Friday, March 1, 2019, 9:30 – 11:15 am
By David Hopgood

The “speed dating” style of this seminar was a brilliant format that allows wine lovers to get face time with ten different wine producer principals in the space of less than two hours. The room is set up with 10 stations, each with two high top tables, the representative from the winery and a bottle of wine. Groups of eight are assigned to one producer and get a close up explanation of the winery and one of their wines. After about eight minutes the music rises and it is time to move to the next producer. This allows the attendees to ask questions directly of the winery person behind the table. This is much more relaxed and effective than trying to raise a question in a room of a hundred people.
The ten wines ranged from Chardonnay to Pinot Noir, Cabernet Sauvignon to a Zinfandel blend. They all showed very well and highlighted the fresh character of the “cool” growing region of Sonoma.

Another reason that makes Sonoma “cool” is the daily occurrence of fog that settles in around 6 pm almost every evening, cooling down the vineyard, preserving the vital acidity in the grapes. When it gets warm inland, the hot air rises. The resulting vacuum is filled with cooler air from the cold Pacific. The interaction of the hot and cold air makes for the fog that is so important to the character of Sonoma wines – bright, crisp, fresh flavours! Sonoma is “cool”, and can be chilly in the evening around the BBQ. There can be a huge difference between day and night temperatures.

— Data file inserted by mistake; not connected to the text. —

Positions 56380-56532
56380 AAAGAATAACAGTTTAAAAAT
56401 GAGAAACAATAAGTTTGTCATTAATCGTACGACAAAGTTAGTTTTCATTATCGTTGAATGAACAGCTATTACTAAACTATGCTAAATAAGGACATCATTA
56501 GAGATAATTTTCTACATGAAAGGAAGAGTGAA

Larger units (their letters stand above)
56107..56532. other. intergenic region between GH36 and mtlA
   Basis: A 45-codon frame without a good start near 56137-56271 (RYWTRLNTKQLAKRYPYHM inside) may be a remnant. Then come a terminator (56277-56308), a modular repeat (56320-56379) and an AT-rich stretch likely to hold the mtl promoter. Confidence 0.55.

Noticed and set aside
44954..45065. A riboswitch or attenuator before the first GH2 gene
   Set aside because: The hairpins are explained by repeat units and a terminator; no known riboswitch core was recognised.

Sonoma is a large growing area, larger in size than neighbouring Napa. Some liken Sonoma to Burgundy and Napa to Bordeaux, partly because Napa focuses so much on Bordeaux varieties but also because Sonoma has so many smaller producers and is a more casual region, where big money is much less evident. The wines tend to be a bit less expensive as well and they excel at Pinot Noir and Chardonnay.

What did we learn about Sonoma? It is very diverse; both in its different regions (there are 17 sub appellations) but also in the varied personalities making wine. Take B. R. Cohn. The B stands for Bruce, for decades the manager of the famous early 70’s rock band, the Doobie Brothers. The winery is filled with memorabilia from that period. They also make olive oil from 175 year old trees.
Gina Gallo gave us a clear picture of the Gallo fine wine business where for every acre of vineyards they hold another acre is set aside for conservation. Their Russian River Chardonnay is delicious! In fact, virtually every wine producer in the Sonoma region is certified as sustainable. They are very committed and serious about being responsible stewards of their land. And they make delicious wine!